An in-depth look at the Shiho


We bring you an extremely in-depth piece on the Shiho samurai and ashigaru, as well as some of the cards available to them. More on what’s available to the Shiho next Friday as we reveal another hidden facet of these exciting, guerilla warriors.

In most factions, samurai are the undisputed masters of melee and mayhem.
And so they should be. Samurai from every family dedicate their lives to perfecting the art of swordsmanship taught by each respective clan from when they can first hold a sword. It is a lifetime of hard work and pure, undiluted discipline. The Samurai are the very essence of the Way of the Warrior.

More than that, the Samurai Characters in Bushido are iconic, the stuff of myth and legend almost, and their abilities on the table make them firm favourites with Bushido players. As much as we look at their swordsmanship to define who they are, we also judge them by their bravery: “To possess one without the other is to have only one bucket with a large hole in the bottom“, said Master Ekusa once, long ago, ”it looks like it is capable for the task at hand, but upon closer inspection, one sees that it is clearly useless.”

This aphorism did not apply on that fateful day when the samurai of the Shiho clan - almost to a man - stood side-by-side, bleeding and dying together, knowing that every second they fought gave the rest of the Shiho the chance to escape and live again. They lacked neither bravery nor skills that day, a day the Takashi won but paid for dearly in the blood and tears of their own.
Elders say that only five samurai of fighting age survived the Battle of Sagoya. This may be true as the devastation to the Shiho clan will be felt for generations to come, rippling down through the ages, fueling the fire that burns in their bellies for revenge against the duplicitous Takashi. Those precious children, saved that day, have grown under the tutelage of those now too old to fight. But they have learned their lessons, learned them well in fact, and now wage all-out war in the thickets and jungles of Jwar against a Takashi overlord.
Most Shiho samurai, however are not fully trained or battle-ready. The new generation has studied the blade under the elders like any other clan, but they are too young to have seen much actual combat. They have sparred and practised, but only now has Hiroto started to include them in his battle plans.

In the game of Bushido, Samurai have a Melee Pool 3 or 4 (Or sometimes even 5!). They have the Prowess [Melee] trait making them highly reliable. They often have a selection of the best Special Attacks and Defences in conjunction with awe-inspiring Ki Feats to dominate any melee combat they may find themselves fighting. Samurai in the Shiho clan get many feats as Instant while most others get them as Active. Being Instant partly defines the sword fighting skill and style of the Shiho clan, or Shiho Koryu as it is known.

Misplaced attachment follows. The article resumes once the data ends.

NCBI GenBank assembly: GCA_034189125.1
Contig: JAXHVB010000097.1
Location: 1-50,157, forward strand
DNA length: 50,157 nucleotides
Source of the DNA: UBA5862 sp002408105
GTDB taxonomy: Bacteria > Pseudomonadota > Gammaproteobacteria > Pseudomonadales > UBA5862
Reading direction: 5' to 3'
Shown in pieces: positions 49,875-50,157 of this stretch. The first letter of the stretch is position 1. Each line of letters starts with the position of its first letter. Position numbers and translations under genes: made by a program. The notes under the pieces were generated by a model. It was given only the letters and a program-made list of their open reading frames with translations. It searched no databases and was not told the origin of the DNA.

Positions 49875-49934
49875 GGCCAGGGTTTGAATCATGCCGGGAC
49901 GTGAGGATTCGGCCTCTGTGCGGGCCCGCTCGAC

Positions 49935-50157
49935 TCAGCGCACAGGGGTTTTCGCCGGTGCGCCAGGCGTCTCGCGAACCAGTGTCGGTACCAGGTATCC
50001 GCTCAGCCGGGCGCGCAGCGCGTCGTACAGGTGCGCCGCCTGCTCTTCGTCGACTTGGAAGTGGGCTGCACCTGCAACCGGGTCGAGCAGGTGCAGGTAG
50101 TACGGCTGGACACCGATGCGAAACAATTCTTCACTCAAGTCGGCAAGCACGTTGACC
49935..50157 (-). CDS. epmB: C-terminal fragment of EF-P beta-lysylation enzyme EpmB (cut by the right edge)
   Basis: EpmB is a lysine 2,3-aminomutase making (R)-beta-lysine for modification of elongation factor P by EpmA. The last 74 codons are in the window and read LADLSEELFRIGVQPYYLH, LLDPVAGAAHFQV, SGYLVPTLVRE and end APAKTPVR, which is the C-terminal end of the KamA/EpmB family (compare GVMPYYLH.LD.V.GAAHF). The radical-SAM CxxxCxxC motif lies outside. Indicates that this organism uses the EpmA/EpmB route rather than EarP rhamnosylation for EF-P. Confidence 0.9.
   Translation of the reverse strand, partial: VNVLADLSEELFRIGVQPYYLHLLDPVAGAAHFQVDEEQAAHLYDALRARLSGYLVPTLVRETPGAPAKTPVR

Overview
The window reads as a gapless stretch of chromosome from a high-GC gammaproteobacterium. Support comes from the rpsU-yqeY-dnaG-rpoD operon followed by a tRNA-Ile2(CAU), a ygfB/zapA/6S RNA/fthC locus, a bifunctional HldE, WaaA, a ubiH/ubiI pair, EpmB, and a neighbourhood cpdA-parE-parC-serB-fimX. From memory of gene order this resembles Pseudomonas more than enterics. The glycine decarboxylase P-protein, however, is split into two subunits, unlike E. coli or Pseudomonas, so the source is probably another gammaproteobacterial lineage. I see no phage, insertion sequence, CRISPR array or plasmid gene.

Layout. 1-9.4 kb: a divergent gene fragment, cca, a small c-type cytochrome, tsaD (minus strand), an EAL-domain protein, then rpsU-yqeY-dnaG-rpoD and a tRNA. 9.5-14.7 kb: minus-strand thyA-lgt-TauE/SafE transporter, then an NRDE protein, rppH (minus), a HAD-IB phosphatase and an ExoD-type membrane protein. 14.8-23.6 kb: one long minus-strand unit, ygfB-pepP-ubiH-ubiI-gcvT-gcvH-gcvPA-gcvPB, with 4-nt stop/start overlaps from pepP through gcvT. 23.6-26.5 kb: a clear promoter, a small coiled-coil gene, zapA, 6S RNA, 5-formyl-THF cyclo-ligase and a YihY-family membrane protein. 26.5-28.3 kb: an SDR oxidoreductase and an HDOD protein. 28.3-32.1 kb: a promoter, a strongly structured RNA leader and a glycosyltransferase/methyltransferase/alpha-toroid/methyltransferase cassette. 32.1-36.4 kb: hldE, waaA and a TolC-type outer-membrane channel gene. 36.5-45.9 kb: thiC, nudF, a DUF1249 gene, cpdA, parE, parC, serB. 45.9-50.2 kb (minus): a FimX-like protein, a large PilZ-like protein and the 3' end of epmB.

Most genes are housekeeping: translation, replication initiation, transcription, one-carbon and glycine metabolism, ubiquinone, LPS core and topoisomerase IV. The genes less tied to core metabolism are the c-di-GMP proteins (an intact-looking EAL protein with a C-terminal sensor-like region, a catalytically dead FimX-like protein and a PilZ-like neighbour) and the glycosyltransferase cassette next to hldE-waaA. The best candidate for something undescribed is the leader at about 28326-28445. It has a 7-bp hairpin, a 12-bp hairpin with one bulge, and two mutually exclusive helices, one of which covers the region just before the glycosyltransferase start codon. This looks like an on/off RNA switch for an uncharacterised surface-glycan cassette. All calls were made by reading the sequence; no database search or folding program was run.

It also gives the Shiho some unpredictability; usually, the offensive feats are Active, so models can only use them if they are activating and attacking in a Melee Exchange.
A player could not use the Precision Strike if the model were attacked, giving an armoured opponent some valuable information. However, the Precision Feat can surprise your opponent, adding another layer to the ‘melee dice mind games’ that flow throughout the Shiho playstyle.

The profiles make Shiho a different faction. The Samurai have significant Special Attacks and Defences. They also have the best melee Ki Feats (As I mentioned above, they often have Active Ki Feats changed to Instant to make them even more unpredictable). Still, the young inexperienced samurai and those now far beyond their prime have Melee Pool 2. Melee Pool 2 is a challenge for Shiho; if you can even these odds, you have very Rice Cost-effective melee models, but if you can’t, then it's hard to leverage their abilities as you may have to defend too much to get the attack dice you need.


Eventually, however, Flank and Booted and later, other abilities allowed the Shiho Samurai to even the odds. In particular, Shiho models often attack with surprise. No other faction plays quite the same. Shiho are designed to be unpredictable. The samurai are the core of this, as almost all of them have the Flank trait. Shiho with Flank also receive the Booted trait. Booted is a potent ability that allows flanking models to move when they arrive from Flank. Most Samurai will likely be left Elsewhere to take advantage of this.

While their Melee experience leaves them with a relatively low Melee Pool, the Shiho have not shirked learning the bow. Shiho Shota is a Master Kyudoka, practising the old martial art of longbow combat. A careful and precise style allowing those who have mastered it to loose arrows unrelentingly, ignoring movement, darkness and cover.
Several Samurai, both old and young, are practitioners of this technique. They also use sword forms to get away from their enemies and continue to rain arrows rather than remain in a protracted melee. Another thematic part of the Shiho samurai is the “Rightful Rulers” mechanics. There are a few of these, including the Deference and Awe Ki Feats.